"But not additional capacity," he said. "They are lying. The way you provide service reliability is to have people able to repair lines in an ice storm."

Costner said the Southwest Power Pool's justification for adding the lines was based on a 2007 population study, which showed significant growth in Northwest Arkansas.

"As we all know, many things have changed since 2007," she said, referring to the economic crash of 2008 and the slowdown in growth.

A number of comments were made by attendees regarding SWEPCO's secretive process, environmental damage and human health concerns.

"I want to know why (officials) knew about this in November, and we didn't," said Susan Morrison. "Secondly, why did that piece of property in Berryville (the site of a proposed power station near the Kings River) sell for so much? A whole bunch of money was spent on this little piece of property. Where did that money go?"

Kay Glover said she was wheelchair-bound for 20 years from herbicide toxicity and is only now walking. She is concerned about herbicides getting into the groundwater.

"I'm a geologist," said Jim Helwig. "We live on karst terrain. If you have a sinkhole or a cave, we need to know about it."

Doug Stowe questioned the real scope of the project.

"If you look on their website, the line is designed as 345 kV, with the capacity to double that amount. It's also to transmit power into Southwest Missouri."

Eric Scheunemann said landowners can challenge eminent domain, get a trial by jury, and a jury can use the 18th century practice of jury nullification, which has never been repealed, to vote unanimously to throw out laws it feels are wrong.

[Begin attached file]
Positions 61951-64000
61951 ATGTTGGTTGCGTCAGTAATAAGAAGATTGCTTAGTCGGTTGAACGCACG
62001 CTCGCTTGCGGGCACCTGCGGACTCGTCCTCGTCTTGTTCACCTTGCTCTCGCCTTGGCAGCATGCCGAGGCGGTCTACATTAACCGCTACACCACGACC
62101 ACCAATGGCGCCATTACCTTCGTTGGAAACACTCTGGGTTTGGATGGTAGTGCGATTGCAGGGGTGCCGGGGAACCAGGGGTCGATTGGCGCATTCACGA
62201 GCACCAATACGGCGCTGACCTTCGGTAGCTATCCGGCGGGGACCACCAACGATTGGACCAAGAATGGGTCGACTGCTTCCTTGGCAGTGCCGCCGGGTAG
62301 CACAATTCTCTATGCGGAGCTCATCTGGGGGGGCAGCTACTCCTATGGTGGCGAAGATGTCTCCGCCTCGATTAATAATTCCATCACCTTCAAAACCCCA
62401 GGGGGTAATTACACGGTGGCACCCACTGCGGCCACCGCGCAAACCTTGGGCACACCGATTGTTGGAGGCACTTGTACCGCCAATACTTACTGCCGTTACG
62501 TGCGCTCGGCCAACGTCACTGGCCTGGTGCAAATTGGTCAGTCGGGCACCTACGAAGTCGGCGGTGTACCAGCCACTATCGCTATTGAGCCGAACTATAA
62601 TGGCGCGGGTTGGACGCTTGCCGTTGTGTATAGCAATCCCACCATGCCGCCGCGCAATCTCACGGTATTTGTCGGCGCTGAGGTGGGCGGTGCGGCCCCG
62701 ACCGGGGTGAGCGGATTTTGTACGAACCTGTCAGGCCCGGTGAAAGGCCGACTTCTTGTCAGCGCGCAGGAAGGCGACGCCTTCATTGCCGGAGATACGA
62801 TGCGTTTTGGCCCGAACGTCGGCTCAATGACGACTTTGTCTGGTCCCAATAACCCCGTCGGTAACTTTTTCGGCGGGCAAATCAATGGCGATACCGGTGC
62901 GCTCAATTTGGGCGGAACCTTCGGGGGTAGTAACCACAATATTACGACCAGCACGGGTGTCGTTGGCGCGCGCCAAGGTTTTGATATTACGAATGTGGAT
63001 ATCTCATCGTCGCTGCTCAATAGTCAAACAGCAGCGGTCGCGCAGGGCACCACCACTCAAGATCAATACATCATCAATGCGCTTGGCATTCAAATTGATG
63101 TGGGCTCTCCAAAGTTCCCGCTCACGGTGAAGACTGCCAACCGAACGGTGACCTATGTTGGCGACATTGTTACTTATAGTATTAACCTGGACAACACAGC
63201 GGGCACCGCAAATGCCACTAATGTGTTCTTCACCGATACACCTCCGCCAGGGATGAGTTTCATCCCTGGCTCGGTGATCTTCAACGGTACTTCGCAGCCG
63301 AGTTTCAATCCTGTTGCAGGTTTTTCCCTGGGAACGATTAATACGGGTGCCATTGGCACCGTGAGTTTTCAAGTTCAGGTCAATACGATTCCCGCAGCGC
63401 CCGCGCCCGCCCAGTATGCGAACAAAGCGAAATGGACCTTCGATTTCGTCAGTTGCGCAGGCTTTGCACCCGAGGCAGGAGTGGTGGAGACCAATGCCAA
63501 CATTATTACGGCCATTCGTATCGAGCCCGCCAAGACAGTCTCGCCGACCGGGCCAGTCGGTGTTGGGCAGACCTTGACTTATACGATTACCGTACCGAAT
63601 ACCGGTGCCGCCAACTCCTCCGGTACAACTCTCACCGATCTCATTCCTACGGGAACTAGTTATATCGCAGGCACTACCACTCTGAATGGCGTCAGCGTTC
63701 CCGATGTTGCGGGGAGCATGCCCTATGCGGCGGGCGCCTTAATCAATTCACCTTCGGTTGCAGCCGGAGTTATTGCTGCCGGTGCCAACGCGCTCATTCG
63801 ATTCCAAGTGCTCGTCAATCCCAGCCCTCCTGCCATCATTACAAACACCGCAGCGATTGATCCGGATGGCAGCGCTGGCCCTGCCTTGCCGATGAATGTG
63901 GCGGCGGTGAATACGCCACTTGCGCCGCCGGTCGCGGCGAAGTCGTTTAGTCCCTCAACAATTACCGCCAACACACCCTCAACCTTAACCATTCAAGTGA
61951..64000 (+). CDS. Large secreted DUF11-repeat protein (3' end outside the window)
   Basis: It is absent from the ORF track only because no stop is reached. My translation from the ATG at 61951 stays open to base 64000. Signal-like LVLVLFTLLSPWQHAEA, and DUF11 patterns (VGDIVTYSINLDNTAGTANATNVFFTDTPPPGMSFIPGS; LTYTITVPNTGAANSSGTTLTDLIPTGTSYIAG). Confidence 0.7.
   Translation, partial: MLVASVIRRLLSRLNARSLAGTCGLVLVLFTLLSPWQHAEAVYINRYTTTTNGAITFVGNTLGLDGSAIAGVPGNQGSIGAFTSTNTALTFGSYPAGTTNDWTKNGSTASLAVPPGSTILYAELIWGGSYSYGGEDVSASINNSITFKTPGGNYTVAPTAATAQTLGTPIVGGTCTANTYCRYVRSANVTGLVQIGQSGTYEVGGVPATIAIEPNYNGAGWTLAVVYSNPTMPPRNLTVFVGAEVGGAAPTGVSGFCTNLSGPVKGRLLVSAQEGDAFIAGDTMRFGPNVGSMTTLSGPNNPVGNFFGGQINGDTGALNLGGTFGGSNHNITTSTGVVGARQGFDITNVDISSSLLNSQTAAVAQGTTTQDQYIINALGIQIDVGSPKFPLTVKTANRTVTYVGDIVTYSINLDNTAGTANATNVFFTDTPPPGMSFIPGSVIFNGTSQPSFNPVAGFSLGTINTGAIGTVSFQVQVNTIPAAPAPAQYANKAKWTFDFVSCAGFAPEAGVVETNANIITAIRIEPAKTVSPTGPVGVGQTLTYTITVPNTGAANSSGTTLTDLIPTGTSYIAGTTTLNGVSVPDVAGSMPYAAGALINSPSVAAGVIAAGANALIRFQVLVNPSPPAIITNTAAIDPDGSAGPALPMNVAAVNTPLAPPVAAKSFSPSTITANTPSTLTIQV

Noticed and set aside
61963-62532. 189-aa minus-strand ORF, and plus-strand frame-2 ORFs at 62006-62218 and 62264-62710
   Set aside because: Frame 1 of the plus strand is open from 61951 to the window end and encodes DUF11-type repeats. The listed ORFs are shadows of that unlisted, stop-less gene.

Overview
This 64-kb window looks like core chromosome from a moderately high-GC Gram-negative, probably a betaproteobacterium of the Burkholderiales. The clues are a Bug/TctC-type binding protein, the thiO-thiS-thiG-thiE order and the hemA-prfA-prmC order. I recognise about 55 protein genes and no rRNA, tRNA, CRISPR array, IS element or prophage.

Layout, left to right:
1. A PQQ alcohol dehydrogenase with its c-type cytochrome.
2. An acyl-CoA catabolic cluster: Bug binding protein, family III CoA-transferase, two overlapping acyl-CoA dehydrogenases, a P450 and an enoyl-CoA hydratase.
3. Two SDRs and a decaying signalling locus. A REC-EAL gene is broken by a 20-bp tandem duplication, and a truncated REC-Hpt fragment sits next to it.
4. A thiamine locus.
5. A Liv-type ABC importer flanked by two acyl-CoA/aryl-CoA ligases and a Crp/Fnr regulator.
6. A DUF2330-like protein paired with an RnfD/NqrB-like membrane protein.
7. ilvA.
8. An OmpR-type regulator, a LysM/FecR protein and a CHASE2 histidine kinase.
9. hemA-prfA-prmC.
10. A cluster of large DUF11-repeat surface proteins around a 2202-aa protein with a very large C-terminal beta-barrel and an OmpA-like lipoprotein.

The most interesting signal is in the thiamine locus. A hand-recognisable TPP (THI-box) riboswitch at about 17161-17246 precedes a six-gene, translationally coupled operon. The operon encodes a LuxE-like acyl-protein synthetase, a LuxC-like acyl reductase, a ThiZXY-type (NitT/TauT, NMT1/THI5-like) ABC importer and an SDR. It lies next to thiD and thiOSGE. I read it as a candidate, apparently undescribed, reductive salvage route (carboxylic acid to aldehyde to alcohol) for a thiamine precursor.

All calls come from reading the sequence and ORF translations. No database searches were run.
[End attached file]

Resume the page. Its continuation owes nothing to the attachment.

Jeff Danos cautioned landowners not to sign any survey forms SWEPCO might bring to come onto their land as it could mean they are agreeing for SWEPCO to disturb the land.

"Do not sign anything without talking to an attorney about it," he said.

Representatives of the Great Passion Play and the Eureka Springs Parks and Recreation Commission said they support opposition this project.

Steve Campbell said the herbicides to be used are a "chemical cocktail" that is "carcinogenic and endocrine disruptors."

He also urged people to look at the exact property maps, available at the county courthouse, that SWEPCO had to use to map their possible routes rather than the "really vague" one SWEPCO put on its website.

Costner said Save the Ozarks FOIA'd a list of landowners who had been notified about the project. The APSC lied about having such a list, she said, but she later received a list both of landowners contacted who would be directly affected and those who would be impacted.

Tuesday she urged people to file testimony with STO to be part of the intervention process.

"You should file an affidavit if you are directly affected and if also if your property is near the line," she said.

She said the STO website has forms people can download, fill out and email back to STO.

"Do it quick," she urged. "If we have a decent number of people by Friday, we may encourage our lawyer to go ahead and file it."

She said those who become part of the intervention in no way incur any liabilities or obligations.

The forms and instructions can be found at

Organizers say the group needs donations to help with legal costs. An account has been set up at Community First Bank for that purpose.

In addition to sending testimony to become an intervener, citizens can leave comments at the APSC website at The docket number is 13-041-U.